The operative slogan in Long Beach, Calif. last week was: Why Don't We Do It in the Road? A bit crass perhaps but, in typical California fashion, straight to the point. For the first time since the late 1950s a major road race was being conducted through the downtown streets of an American city. At a time when automobile racing, because of its exotic technologies and often disastrously high speeds, is becoming more and more estranged from reality, it was a refreshing return to the roots of the sport. And if the speeds involved were not breathtaking, the action sure was.
The occasion was the Long Beach Grand Prix for Formula 5000 cars—those open-wheeled American equivalents of Europe's sleek Formula I machines. Since the collapse of the Canadian-American Challenge Cup series for big sports cars, Formula 5000 has become the premier form of road racing in North America. Although ostensibly just a preview to a Formula I race next March, the inaugural Long Beach Grand Prix drew a freeway-jamming crowd of 65,000, the biggest Formula 5000 crowd in history—and most observers came away feeling that F-5000 may itself be the most exciting form of the sport.
"There's something special about racing in real streets," says Mario Andretti, whose fame comes from oval tracks like Indianapolis but whose first love is road racing. "The 'artificial' circuits have a certain sameness to them. But every race conducted on real streets has a character of its own—Barcelona, Monaco and now Long Beach."
The course in question was a twisting, swooping lash-up smack in the heart of downtown Long Beach. It measured 2.21 miles around its outer perimeter and though it nominally counted 12 corners, it actually had 13. Since racers are a superstitious lot, it was decided to split Turn Nine in half, labeling the exit bend Turn 9A. Essentially, the course consisted of two fast straightaways linked by sets of uphill and downhill chicanes.
The pit straight ran south along Ocean Boulevard, a main drag lined with shops, bars, restaurants and the porno movie theaters and bookstores endemic to American metropolises. At the very start of pit row on Ocean, the bill at the Roxy last week featured Around the World. Jody Scheckter, the young lion from South Africa who moved up to F-I after winning the F-5000 championship two years ago, had come back to the U.S. for this race. He stared at the movie marquee. "Appropriate," he said. More spicy, from an automotive standpoint, was the surface of the Ocean Straight, which was pockmarked with manhole covers and had in its center a small, almost invisible hump that could send the race cars slightly airborne at speeds of 140 mph. "It's bloody good fun running that hump at those speeds," said David Hobbs, the Englishman who was F-5000 champion in 1971. "The shops and bars and people are all a colored blur, but you bleeding well know you're in the middle of a city. It's every boy's dream to smoke his tires down the main drag, and here, we're getting paid for it."
At the end of the half-mile Ocean Straight, the cars braked severely and downshifted for a hard, 90-degree downhill righthander that slowed them to roughly 45 mph. At the bottom of the short, steep hill came another 90-degree corner, to the left this time, followed almost immediately by another righthander. During qualifying sessions on Saturday, Indy winner Gordon Johncock found this chicane the most trying of all. He never took it twice on the same line, and on one occasion hung out the rear end of his Day-Glo red Sinmast Lola almost sideways. Smoother drivers like Andretti and Scheckter handled this stretch with a subtlety that belied their high speeds. Viewed from the balconies and penthouses of surrounding hotels and office buildings, however, one could see the violent lock, counterlock of their hands on the wheel as they virtually slid through the linked bends.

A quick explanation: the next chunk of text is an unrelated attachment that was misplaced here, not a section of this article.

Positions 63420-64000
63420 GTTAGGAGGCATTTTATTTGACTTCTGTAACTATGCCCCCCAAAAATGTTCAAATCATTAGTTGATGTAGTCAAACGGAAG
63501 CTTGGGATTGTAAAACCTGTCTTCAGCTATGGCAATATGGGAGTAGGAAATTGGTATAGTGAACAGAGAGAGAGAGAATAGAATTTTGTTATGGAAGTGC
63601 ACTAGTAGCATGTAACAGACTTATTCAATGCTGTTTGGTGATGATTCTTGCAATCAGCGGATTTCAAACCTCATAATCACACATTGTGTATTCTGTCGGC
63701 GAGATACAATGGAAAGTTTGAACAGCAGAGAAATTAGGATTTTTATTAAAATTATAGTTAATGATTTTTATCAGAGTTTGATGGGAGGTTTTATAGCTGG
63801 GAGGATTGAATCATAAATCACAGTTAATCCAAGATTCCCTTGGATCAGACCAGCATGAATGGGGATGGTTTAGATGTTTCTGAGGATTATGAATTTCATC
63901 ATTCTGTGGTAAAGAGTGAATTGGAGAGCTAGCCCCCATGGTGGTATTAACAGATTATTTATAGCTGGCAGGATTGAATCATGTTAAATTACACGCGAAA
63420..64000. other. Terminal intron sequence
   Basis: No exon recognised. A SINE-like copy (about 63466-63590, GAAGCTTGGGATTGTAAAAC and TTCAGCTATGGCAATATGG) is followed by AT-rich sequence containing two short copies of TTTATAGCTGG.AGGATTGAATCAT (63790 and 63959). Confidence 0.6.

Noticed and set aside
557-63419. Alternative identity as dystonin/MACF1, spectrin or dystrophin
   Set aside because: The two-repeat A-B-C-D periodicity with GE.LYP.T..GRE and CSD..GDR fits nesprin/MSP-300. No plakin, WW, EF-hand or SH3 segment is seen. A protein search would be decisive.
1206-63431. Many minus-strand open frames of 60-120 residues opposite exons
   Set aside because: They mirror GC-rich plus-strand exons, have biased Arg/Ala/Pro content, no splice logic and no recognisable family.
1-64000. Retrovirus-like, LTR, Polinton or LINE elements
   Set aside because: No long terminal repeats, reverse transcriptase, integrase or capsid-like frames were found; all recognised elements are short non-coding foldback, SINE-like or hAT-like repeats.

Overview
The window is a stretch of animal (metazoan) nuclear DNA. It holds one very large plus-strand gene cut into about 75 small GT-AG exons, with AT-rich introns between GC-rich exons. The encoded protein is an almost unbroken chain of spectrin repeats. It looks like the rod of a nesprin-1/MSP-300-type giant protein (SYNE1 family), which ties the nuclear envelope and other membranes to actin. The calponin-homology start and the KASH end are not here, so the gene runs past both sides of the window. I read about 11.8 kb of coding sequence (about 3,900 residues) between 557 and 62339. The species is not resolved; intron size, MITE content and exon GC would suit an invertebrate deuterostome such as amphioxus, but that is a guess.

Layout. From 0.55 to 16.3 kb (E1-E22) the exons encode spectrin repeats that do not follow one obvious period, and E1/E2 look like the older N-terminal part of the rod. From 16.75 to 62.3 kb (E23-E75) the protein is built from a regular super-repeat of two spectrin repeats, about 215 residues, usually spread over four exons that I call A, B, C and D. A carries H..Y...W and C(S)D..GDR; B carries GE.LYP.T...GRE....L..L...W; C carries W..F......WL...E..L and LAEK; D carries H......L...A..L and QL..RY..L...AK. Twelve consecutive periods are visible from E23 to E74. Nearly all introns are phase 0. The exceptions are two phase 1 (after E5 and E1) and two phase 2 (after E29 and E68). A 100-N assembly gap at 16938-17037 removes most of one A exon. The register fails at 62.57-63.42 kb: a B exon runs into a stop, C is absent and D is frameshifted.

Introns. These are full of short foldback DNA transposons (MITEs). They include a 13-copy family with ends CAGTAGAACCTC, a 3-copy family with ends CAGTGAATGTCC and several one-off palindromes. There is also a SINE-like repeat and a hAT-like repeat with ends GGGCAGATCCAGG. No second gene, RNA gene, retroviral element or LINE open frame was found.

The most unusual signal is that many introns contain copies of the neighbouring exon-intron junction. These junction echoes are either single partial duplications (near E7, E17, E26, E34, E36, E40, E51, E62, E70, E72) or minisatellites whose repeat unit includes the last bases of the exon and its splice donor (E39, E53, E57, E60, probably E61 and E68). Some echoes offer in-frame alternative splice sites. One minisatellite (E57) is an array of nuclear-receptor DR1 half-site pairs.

A few more swoops, and the cars entered the fastest part of the course—a mile and a bit of concrete that swept past the Long Beach Arena in a deceptively gentle right-hand bend. It might better be called the Road to Ruin. In this stretch these cars, which are powered by modified passenger-car engines, reached speeds of 170 mph and the drivers' foreshortened vision became a problem. "Because of the right-hand bend, gentle though it is, you cannot see more than a third of the straight at any one time," said Scheckter. "If someone breaks and slows just beyond your line of sight, you can be into him in a flash, with little or no chance to brake or maneuver, particularly if traffic is thick." At either end of the Shoreline Straight was a 180-degree hairpin turn that could only be negotiated at speeds of 30 mph or less.
"I've never had to use bottom gear in these cars before," said England's Brian Redman, the defending F-5000 champion and point leader in this season's competition. "On this course, because of the hairpins, I'm using it twice."
Coming out of the second hairpin, the cars began a sinuous return to the Ocean Boulevard Straight that took them, finally, uphill on Pine Avenue past the Nu-Pike, a seedy amusement park replete with tattoo parlors recalling Long Beach's history as a U.S. Navy liberty town. Appropriately, off in the distance loomed the black hull and red stacks of the Queen Mary, a dead ship now, her bottom filled with concrete, her upper decks with tourists. But with the cars moving at speed, their noise filling the glass-and-concrete canyons of downtown with a roar louder than war, there was no time for nostalgia, only the exigencies of racing.
"All of the courses that run through real streets are very demanding," said Andretti. "There is no room for error, no shoulders to lean on. If you go off the road, you're into somebody's shop-window or front porch." To preclude that all-too-real danger, the Long Beach circuit was lined with 8,000-pound concrete blocks that could be emplaced and removed like pieces of a giant's Lego set.